Being born is hard. It’s a tough transition. Imagine it. You’ve spent your whole life in a warm comfortable place. The light is always a warm glowing red. You don’t ever have to think about food, ever. And even when you defecate, it just gets disposed of without your knowing.
It’s a constant state of “being held.” And then, suddenly, it all comes crashing in. You’re forced through a tight space into a cold and barren landscape. Bright, harsh lights pierce your eyes. The comfortable fluid where you lived your life is now fridged air.
Your body now has to heat itself. It has to learn how to defend against invaders like viruses and bacteria. Fortunately, you brought a little defense force with you until you can grow your own. But that doesn’t change the fact that sickness and death are always waiting at your door.
That’s why your baby always wants to be held. They haven’t gotten used to the world. Your world. And they need help transitioning.
1. A New Way To Think About Why Your Baby Always Wants To Be Held
It’s like a brand new vegetarian. They can’t quit meat cold turkey. That’s crazy. So, clever people have created meat substitutes to make the transition a little less painful. Of course, it will never replace the real thing. Meat will always be meat. But, if they are going to make the transition, they’ll have to sacrifice a little.
This is how you should think of your baby. Like someone transitioning into an unfamiliar world. Like an addict quitting their drug of choice. It’s going to be a little rough. But they shouldn’t have to quit cold turkey. They need that gentle switch over.
But the problem with the baby who always wants to be held, is that doctors jump directly to colic when concerned parents ask for advice.
Some doctors question the validity of these diagnoses. Mostly on the basis of saying 50% of babies have this “abnormal” condition called colic. Sounds more like an epidemic, if it were true that this many babies had colic.
The more likely scenario is the one mentioned in this article’s first paragraph. The baby who always wants to be held is going through a rough transition. And many parents look for the easy answer.
Now, we aren’t saying to distrust your doctor. But bringing up alternative thoughts is never a bad thing.
2. What To Try First Before Assuming It’s Colic
The period right after birth until three months of age is commonly called the “Fourth Trimester.” This again is a time of incredible change for your baby. And it’s probably when your baby always wants to be held.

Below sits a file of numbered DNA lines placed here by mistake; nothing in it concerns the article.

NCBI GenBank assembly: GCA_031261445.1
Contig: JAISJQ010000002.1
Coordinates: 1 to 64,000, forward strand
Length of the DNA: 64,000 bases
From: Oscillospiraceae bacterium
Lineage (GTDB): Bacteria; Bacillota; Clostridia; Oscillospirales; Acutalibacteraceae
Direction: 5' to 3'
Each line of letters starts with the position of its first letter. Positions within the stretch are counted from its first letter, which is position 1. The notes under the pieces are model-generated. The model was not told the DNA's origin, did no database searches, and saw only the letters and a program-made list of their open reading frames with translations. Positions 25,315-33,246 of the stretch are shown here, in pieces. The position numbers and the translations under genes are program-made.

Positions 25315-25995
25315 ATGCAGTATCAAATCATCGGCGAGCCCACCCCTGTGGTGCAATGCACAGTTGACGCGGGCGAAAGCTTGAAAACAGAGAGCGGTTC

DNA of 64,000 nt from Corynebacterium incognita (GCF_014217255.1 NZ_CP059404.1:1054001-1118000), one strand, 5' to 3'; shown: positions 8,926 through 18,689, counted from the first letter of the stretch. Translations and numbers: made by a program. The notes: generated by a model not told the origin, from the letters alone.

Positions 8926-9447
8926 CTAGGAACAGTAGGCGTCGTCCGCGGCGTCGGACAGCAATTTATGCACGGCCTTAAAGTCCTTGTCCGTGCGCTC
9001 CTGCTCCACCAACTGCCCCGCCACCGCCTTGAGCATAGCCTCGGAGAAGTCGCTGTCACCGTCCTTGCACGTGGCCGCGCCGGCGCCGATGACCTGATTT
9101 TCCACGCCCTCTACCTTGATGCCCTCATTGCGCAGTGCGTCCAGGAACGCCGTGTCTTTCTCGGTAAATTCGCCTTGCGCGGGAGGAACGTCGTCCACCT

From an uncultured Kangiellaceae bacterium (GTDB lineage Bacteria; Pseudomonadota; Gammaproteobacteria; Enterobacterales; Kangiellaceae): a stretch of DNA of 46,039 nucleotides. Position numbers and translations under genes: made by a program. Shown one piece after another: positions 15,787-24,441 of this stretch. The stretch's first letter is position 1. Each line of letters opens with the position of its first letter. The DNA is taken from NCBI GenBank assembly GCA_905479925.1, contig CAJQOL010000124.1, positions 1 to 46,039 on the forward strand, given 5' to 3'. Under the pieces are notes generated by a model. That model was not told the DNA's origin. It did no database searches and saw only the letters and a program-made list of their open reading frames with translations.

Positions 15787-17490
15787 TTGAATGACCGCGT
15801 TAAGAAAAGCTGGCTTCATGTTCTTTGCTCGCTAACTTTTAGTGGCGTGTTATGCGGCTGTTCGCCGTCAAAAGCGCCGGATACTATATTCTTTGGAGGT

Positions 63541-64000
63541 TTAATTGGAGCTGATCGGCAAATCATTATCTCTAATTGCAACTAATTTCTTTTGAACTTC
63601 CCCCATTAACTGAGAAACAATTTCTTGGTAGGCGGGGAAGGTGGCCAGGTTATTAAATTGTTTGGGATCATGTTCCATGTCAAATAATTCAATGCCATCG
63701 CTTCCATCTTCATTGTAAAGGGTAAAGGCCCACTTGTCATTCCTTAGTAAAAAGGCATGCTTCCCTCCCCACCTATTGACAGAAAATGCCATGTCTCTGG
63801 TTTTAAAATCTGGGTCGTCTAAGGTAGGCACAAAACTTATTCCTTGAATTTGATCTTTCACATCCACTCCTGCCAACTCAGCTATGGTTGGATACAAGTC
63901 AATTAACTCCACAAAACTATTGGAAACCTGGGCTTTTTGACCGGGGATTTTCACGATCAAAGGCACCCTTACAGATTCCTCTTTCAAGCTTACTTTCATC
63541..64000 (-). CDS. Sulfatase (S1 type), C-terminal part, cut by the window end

But there are some things you can do to ease that transition. And hopefully, you won’t have to rack up such a large doctor’s bill treating something that may not even be there.
That last bit of their life in the womb, your baby constantly experienced movement. They became quite enamored of the feeling. But when babies come out of the womb, one of the things they miss is movement.
What do parents tend to do to babies when they lay them down? Do they put them on something that moves? No. They place them on a fairly solid, stationary object called a bed, or a crib, or even the floor with a blanket.
Your baby finds this lack of movement disturbing. Your baby always wants to be held because that is preferable to the cold, motionless slab upon which you typically place them.
Instead, try placing them in a rocking crib, or gently swaying them in your arms from side to side. A car ride too can help them fall asleep and not be so fussy.
Imagine being inside a large pumping machine every time you sleep. Soon, you won’t be able to sleep without the sound of the pumps. This is what’s happening when your baby always wants to be held. They want to be closer to your heart.
That may sound cheesy, but they need sounds familiar to them to fall asleep.
Some music services actually offer music specifically for this purpose. These songs can include heartbeats, water sounds, and other rhythmic sounds.
How do certain amusement park rides simulate flight? By holding you over space, right?
Your baby hung out in essentially a null gravity compartment for the nine months in the womb. And, a lot of stimulation was blocked out by your body.
This is a two-fold bit of advice. Your baby always wants to be held, but that isn’t always working is it? Instead, hold your baby face down. Let them lie across your arm with their head gently resting near the crook of your arm and their arms and legs dangling.
Not only is this a soothing position, it gives them a sense of weightlessness and they won’t have your face in theirs the whole time.
A possible reason why this works: object permanence. Object permanence is why peek-a-boo is so amusing to babies. Until about eight months of age, a baby has no concept of the existence of objects outside of their view. When you put your face behind your hands, your face ceases to exist for the baby.
Perhaps not having your face constantly before theirs is a way of helping them forget about the strange world they are in and sleep.
Lastly, your baby may simply be hungry. Forget the feeding schedule. Forget them even finishing their bottle. They may just need the comfort of the nipple to get them through.
This is a natural and important part of the “fourth trimester.” It helps the skull bones return to the natural position after birth.
If you aren’t breastfeeding, a good formula might be a good thing. Especially if you need something to feed in a pinch.
Your baby is just trying to cope with the harshness of this new world. Help them get through it. Give them all the love and care you can.